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Ashoura puts Iranian politics in context

The martyrdom of Imam Hussein permeates all aspects of Iranian life.
NOOSH ABAD, IRAN - NOVEMBER 13: Iranian Shiite Muslims enact the story of killing Imam Hussein during the annual religious performance of "Taazieh" November 13, 2013 in Noosh Abad near the central city of Kashan, Iran. The event marks the mourning period of Ashura commemorations, in which Imam Hussein, grandson of Islam's Prophet Mohammed, was killed by armies of the caliph Yazid near Karbala in 680 AD.  (Photo by Majid Saeedi/Getty Images)

TEHRAN, Iran — Black are the streets of Iran. Disheartened voices emanating from huge speakers can be heard wherever you go, and large groups of men and women line up in front of mourning centers, tears in their eyes and signs of sadness on their faces. “Is there anyone to help me?” cries the aza, or mourning, reader, quoting Imam Hussein, the Shiites' third imam and the son of Fatima, the daughter of the Prophet Muhammad. “Is there anyone to help the grandson of the holy prophet?” he continues, as cries get louder. These sounds create the soundtrack of Tehran and other Iranian cities during the days of Ashoura.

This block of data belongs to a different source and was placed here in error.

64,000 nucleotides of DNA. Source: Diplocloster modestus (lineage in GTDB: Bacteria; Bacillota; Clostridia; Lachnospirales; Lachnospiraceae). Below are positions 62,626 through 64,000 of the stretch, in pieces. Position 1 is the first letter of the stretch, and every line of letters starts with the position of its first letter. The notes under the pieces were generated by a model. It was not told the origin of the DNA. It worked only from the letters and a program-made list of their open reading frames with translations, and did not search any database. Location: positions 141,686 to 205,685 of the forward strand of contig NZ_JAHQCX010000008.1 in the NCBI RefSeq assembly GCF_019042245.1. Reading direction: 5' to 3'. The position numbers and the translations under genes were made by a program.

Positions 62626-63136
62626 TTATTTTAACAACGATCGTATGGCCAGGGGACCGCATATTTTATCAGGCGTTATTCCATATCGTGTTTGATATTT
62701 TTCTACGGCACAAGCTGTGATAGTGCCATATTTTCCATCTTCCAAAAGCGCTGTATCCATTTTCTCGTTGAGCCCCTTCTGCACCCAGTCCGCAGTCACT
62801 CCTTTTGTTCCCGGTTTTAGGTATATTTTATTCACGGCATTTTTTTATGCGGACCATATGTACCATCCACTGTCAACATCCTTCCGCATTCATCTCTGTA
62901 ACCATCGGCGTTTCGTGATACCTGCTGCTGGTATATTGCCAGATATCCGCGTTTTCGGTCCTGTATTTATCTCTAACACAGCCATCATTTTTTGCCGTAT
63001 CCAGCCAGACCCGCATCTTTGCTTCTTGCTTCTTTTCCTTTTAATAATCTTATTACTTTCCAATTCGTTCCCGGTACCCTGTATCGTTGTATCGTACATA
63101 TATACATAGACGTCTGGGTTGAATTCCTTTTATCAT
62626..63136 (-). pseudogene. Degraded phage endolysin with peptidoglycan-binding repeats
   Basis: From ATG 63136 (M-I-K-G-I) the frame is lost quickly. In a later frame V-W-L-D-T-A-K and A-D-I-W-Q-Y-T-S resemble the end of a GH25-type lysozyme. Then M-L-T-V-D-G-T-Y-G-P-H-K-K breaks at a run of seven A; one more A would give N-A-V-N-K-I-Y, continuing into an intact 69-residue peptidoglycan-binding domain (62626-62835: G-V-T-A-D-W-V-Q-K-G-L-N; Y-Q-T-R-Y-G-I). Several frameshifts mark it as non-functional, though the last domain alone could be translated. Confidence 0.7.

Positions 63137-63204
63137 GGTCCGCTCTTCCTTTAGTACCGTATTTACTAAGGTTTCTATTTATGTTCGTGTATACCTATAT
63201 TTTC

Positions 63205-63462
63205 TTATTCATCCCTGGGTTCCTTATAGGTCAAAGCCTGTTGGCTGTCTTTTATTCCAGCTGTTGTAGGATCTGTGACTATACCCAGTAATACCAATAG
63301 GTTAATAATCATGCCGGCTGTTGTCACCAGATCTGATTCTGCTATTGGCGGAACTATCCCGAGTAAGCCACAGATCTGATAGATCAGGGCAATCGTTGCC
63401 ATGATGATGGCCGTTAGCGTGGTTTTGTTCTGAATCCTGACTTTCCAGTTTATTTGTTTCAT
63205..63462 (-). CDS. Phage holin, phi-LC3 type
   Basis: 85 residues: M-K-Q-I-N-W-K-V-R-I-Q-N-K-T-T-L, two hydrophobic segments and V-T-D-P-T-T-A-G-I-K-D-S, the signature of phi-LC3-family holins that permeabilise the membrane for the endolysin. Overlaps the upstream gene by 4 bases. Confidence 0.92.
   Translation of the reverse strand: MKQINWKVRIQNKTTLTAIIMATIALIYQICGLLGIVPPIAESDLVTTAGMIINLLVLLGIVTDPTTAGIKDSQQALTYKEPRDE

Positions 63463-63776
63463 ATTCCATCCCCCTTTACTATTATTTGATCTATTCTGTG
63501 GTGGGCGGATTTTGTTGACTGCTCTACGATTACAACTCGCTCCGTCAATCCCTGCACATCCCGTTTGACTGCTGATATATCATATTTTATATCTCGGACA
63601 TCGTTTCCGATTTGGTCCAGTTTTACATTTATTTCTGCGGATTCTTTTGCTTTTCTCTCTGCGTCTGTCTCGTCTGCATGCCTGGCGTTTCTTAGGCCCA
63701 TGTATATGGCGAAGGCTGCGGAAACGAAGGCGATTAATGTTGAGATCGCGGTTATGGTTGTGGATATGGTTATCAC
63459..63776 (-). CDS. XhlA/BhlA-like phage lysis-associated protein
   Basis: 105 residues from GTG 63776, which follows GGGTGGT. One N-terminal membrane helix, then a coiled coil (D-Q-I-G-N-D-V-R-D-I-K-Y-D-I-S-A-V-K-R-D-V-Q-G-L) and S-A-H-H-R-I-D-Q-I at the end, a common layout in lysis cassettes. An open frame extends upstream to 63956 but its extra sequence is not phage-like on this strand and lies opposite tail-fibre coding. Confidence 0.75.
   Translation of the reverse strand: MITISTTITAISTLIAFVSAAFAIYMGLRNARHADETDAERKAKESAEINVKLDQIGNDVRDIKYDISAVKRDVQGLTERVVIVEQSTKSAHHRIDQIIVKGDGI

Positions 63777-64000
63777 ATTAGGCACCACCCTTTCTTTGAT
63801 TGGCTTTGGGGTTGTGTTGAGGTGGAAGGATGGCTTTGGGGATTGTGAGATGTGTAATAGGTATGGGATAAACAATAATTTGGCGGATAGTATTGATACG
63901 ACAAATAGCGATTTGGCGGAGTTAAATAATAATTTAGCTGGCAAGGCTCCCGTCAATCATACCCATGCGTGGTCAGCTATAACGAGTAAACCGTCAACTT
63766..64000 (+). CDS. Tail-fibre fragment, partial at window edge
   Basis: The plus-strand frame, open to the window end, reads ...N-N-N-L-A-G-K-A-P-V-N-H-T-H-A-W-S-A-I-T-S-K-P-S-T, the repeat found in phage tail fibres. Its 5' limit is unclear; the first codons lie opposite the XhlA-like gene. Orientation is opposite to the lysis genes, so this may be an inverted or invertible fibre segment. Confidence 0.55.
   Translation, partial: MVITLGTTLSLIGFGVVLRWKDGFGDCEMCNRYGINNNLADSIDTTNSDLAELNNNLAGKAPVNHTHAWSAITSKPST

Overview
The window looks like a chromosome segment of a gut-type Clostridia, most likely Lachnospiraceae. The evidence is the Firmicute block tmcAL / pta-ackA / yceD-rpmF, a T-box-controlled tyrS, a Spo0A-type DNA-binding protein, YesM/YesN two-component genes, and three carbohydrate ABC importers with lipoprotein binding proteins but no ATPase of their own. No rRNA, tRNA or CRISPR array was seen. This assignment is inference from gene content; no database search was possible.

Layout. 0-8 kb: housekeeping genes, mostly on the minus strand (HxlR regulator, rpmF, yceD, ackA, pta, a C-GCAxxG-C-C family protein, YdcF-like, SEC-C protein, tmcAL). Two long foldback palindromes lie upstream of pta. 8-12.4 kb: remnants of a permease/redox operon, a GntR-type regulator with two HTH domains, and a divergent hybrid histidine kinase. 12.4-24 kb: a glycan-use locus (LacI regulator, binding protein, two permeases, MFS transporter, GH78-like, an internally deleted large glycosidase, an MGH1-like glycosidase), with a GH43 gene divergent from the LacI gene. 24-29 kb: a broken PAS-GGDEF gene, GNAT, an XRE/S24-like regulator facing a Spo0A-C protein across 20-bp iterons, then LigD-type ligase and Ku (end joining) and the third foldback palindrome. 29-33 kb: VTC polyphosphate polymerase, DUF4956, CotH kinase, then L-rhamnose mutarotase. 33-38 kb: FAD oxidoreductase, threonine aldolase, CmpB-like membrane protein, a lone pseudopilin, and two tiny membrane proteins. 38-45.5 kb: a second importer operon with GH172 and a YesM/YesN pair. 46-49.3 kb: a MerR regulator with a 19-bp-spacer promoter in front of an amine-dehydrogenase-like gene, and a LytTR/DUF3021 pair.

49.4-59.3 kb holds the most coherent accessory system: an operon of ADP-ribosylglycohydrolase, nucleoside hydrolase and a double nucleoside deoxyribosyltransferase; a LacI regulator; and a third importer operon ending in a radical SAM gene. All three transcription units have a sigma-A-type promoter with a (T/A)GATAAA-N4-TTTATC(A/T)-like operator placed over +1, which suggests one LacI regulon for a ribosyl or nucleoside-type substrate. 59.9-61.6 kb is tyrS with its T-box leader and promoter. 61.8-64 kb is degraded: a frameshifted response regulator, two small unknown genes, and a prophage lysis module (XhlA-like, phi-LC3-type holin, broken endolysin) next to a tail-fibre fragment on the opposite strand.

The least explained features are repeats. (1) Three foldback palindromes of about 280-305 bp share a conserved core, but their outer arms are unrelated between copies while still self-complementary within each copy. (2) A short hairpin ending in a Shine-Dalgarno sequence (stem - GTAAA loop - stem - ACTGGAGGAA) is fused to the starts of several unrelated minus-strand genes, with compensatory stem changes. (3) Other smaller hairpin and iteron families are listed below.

Despite its religious roots, Ashoura is not just an occasion commemorated by religious people in Iran; it’s a part of the Iranian collective conscience, something that is treated as cultural heritage, like commemorations of Nowruz, the Persian new year. The values of the historic incident behind Ashoura make it relevant to everyone’s thoughts and beliefs in Iran: Who doesn’t want freedom? Who is against the struggle for reform? Who can’t respect sacrifice?

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